Manager: Jim Caudill
Title: Maintenance manager
Fleet: AJP Corp., Goshen, IN
Operation: Private bulk carrier
The high price of diesel fuel is exacting an inordinately heavy toll on small fleets, especially if they have the high idling requirements of an operation like AJP Corp.
“Our drivers pull large vacuum pneumatic trailers that carry plastic pellets and [have to] idle their tractor engines almost 45% of the day since they need to operate a PTO when loading,” says Jim Caudill, maintenance manager for the private fleet arm of plastics producer Brunk Corp.
In addition to the vacuum pneumatic trailers, the fleet's 22 tractors pull dry vans, hauling everything from plastic pellets and calcium chloride for snow removal or dust- suppression work to paper and lumber products.
Routes vary tremendously, from 200-mi./day pickup-and-delivery runs to 2,500-mi./week longhaul runs. And since AJP's trade cycle is about eight to ten years, good fuel economy over the life of the vehicle is especially important.
“Saving every penny we can is our motto,” says Caudill. “We'll do anything we can to improve fuel economy.”
An article about a truck- stop chain that heated fuel before it was delivered — resulting in complaints from drivers about vehicle performance — led technicians at AJP to think about the impact of temperature on fuel economy. They realized that both outside air temperature and the engine-fuel return could transfer heat to the tank.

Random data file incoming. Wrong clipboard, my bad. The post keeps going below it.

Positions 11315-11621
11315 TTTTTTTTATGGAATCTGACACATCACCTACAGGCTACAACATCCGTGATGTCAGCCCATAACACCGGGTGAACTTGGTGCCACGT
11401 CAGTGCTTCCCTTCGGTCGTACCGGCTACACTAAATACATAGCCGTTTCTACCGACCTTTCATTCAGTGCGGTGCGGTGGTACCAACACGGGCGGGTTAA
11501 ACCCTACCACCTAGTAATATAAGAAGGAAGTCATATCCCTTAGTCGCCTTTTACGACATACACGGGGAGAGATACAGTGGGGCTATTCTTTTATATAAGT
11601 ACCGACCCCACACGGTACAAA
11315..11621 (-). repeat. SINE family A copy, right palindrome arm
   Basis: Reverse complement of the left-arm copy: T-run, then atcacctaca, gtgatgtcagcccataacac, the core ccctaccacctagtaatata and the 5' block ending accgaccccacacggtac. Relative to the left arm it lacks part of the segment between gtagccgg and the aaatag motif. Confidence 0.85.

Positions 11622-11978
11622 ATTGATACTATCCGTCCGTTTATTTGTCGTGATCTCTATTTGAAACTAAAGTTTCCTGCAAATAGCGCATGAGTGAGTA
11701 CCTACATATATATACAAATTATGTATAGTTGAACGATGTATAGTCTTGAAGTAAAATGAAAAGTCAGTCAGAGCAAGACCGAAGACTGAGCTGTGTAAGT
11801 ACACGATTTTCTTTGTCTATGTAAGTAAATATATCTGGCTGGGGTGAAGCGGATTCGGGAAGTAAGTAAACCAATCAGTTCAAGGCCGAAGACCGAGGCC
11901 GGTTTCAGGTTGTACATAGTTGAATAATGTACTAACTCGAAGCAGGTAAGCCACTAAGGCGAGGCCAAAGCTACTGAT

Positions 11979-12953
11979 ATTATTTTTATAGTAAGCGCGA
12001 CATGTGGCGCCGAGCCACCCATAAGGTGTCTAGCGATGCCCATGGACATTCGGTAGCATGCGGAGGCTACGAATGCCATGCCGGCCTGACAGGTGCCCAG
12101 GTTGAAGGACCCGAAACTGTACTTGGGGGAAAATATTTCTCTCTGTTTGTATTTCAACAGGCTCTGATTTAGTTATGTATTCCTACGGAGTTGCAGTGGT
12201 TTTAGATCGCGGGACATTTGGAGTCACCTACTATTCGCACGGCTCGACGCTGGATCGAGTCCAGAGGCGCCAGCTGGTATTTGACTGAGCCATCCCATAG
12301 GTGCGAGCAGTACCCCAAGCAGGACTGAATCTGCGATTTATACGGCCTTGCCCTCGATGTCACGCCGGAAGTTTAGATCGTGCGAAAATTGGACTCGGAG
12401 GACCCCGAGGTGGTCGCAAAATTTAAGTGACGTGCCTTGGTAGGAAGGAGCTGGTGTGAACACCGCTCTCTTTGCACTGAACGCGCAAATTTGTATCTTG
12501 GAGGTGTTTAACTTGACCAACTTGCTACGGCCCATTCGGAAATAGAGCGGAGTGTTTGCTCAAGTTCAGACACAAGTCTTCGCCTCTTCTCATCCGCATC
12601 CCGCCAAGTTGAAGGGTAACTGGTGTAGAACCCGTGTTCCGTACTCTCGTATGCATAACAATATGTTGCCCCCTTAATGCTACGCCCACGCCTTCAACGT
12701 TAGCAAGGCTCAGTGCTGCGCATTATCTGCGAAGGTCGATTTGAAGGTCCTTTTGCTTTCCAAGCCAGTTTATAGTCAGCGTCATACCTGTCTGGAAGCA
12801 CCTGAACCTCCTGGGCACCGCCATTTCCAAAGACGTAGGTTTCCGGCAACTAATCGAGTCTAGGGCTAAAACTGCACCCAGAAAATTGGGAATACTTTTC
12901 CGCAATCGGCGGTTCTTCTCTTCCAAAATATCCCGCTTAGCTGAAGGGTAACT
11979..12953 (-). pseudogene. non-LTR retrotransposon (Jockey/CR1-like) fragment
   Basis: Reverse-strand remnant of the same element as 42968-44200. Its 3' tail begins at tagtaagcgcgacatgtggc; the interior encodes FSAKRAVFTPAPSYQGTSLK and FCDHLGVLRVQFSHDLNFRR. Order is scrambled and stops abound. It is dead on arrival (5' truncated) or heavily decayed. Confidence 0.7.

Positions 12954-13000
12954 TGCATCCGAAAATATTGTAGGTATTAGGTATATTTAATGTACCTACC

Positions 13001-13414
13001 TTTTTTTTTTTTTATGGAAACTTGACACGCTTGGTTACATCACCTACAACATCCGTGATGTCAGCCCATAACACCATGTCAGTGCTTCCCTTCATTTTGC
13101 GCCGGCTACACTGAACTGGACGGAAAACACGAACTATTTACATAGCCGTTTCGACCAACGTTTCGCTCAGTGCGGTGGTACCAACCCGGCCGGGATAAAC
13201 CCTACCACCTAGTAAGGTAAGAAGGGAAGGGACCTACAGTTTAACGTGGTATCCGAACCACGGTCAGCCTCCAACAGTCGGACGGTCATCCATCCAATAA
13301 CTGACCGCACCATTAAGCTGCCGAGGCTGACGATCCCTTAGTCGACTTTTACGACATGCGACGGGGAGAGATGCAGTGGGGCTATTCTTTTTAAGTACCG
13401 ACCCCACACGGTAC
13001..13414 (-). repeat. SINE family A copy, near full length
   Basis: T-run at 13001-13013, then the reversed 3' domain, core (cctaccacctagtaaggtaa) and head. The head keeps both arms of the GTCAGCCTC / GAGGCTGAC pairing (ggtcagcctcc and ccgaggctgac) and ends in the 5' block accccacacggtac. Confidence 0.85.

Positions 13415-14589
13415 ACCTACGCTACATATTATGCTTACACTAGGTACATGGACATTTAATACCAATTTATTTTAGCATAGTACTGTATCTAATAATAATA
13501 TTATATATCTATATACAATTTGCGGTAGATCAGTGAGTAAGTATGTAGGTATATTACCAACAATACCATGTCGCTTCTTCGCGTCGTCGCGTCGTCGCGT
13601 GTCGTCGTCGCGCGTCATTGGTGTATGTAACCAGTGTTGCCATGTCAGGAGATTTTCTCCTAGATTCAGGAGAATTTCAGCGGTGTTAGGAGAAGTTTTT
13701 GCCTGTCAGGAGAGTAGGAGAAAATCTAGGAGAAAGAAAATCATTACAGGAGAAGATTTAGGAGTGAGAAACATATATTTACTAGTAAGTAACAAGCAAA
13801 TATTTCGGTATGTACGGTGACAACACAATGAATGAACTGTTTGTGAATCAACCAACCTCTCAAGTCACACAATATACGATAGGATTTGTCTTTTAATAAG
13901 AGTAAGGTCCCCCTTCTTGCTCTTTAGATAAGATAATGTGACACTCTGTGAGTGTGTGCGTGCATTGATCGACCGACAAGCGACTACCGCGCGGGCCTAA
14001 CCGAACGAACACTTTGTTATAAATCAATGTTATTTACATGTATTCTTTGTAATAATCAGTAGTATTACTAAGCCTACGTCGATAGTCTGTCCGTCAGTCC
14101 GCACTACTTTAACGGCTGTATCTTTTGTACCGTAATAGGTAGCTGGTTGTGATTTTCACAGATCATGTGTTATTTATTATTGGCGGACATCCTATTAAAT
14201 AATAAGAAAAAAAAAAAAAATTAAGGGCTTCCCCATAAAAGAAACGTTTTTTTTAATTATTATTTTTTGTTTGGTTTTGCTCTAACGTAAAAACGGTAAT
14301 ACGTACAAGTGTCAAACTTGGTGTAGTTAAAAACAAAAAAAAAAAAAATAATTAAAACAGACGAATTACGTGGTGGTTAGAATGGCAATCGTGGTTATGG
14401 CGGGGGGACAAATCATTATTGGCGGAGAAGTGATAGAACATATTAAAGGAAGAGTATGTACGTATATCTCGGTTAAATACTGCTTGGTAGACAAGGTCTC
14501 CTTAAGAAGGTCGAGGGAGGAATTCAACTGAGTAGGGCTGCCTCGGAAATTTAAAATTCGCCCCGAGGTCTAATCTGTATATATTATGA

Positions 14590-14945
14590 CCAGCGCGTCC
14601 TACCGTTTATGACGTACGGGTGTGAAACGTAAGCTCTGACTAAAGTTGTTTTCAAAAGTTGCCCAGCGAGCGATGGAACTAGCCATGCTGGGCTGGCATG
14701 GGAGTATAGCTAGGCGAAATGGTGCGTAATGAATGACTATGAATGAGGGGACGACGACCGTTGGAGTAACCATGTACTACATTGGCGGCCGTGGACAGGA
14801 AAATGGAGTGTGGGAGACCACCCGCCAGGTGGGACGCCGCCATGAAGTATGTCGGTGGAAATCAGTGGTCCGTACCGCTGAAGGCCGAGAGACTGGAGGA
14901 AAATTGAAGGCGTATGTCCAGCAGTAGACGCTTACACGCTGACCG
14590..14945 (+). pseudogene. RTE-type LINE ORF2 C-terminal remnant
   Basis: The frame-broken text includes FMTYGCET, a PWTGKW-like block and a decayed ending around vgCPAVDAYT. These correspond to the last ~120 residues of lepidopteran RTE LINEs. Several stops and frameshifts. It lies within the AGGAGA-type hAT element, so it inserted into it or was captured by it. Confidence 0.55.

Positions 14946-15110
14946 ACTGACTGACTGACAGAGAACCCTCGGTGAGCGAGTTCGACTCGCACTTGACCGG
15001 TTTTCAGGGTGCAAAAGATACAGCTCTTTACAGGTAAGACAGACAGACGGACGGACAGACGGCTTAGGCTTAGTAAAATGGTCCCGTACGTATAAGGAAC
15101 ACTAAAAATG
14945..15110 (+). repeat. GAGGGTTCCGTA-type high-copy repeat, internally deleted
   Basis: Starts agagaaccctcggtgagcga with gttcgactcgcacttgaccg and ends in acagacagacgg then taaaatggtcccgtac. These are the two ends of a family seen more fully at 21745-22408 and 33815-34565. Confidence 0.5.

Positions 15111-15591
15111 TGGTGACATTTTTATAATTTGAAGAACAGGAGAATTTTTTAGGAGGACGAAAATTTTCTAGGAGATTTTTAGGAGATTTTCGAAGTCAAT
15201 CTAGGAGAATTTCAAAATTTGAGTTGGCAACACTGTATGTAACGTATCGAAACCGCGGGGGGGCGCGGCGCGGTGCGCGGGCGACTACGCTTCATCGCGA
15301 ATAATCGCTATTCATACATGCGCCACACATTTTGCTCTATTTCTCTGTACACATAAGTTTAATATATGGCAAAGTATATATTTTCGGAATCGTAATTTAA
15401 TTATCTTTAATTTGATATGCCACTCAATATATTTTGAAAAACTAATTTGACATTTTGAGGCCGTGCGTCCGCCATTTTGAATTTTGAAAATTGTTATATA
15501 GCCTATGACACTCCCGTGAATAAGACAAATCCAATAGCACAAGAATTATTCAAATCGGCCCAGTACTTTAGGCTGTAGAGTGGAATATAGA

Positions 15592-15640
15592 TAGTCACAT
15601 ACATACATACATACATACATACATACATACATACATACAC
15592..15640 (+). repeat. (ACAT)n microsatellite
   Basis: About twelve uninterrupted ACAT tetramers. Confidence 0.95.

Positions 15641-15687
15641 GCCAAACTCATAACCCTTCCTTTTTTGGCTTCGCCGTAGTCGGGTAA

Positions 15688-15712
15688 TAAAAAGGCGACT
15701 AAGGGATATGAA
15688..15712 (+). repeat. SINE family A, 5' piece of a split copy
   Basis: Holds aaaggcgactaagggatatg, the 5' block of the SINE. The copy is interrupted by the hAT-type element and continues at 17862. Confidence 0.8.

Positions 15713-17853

By monitoring fuel tank temperatures, “we learned that as fuel gets warmer, its efficiency drops; as it cools down, fuel economy improves,” says Caudill. “We found that our fuel temperatures reached 110°F to 140°F. in the summer. Since optimum temperature is around 70°F, we thought we could really see some fuel economy benefits if we could cool our fuel down,” he adds.
The fleet tried a variety of aftermarket fuel cooling systems, but was disappointed with the results. Since most of them used coolant to lower fuel temperature as it comes off the engine, AJP decided to develop a system that cooled the fuel as it left the tank.
Their method uses “separate radiant coolers to radiate the heat off” and also forces air through the cooler, “to get an even greater temperature drop,” Caudill explains.
Bingo. The new system yielded a 10%-15% improvement in fuel economy. “Improving fuel efficiency by 10% across-the-board for our fleet is a big deal, since we ran over one-million miles last year,” Caudill points out. “[The system] also adds negligible weight to our trucks, so we're not losing anything by [using it].”
The fuel-cooling system works equally well on old and new systems, which is especially important for a fleet with a trade-cycle like AJP's. “Our older trucks get just as good fuel mileage as the newer ones, ranging between 5.8 mpg into the lower 6's. That's a huge benefit to us and we hope to improve it even further.”
Maintenance Bay presents case studies detailing how fleets resolve maintenance-related issues.